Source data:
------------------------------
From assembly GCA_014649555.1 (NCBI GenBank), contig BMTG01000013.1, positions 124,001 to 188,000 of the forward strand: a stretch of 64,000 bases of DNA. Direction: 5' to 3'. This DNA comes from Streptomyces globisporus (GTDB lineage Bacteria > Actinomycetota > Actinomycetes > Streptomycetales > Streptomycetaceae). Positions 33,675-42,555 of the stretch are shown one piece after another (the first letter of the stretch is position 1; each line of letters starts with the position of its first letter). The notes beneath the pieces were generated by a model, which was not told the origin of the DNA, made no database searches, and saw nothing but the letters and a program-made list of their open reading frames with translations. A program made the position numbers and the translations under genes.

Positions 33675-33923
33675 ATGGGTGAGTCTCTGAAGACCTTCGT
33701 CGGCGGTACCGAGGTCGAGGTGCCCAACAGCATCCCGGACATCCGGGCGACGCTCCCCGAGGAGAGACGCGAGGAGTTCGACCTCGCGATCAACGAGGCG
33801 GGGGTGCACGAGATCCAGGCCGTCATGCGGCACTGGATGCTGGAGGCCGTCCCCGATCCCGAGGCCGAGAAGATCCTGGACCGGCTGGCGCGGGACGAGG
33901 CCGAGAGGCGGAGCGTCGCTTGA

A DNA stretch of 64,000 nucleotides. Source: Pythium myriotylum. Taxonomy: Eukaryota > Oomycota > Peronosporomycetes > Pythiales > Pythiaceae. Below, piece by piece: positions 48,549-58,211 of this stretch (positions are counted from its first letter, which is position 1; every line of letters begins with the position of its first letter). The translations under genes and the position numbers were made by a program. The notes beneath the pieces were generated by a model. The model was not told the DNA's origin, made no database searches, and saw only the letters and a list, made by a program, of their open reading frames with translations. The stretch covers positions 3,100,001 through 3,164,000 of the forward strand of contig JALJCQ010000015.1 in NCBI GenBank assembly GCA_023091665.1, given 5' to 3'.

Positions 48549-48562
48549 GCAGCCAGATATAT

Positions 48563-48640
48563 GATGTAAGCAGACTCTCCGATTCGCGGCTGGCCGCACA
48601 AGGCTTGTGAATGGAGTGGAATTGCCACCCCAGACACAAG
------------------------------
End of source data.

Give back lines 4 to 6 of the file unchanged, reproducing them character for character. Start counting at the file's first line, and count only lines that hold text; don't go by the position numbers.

33701 CGGCGGTACCGAGGTCGAGGTGCCCAACAGCATCCCGGACATCCGGGCGACGCTCCCCGAGGAGAGACGCGAGGAGTTCGACCTCGCGATCAACGAGGCG
33801 GGGGTGCACGAGATCCAGGCCGTCATGCGGCACTGGATGCTGGAGGCCGTCCCCGATCCCGAGGCCGAGAAGATCCTGGACCGGCTGGCGCGGGACGAGG
33901 CCGAGAGGCGGAGCGTCGCTTGA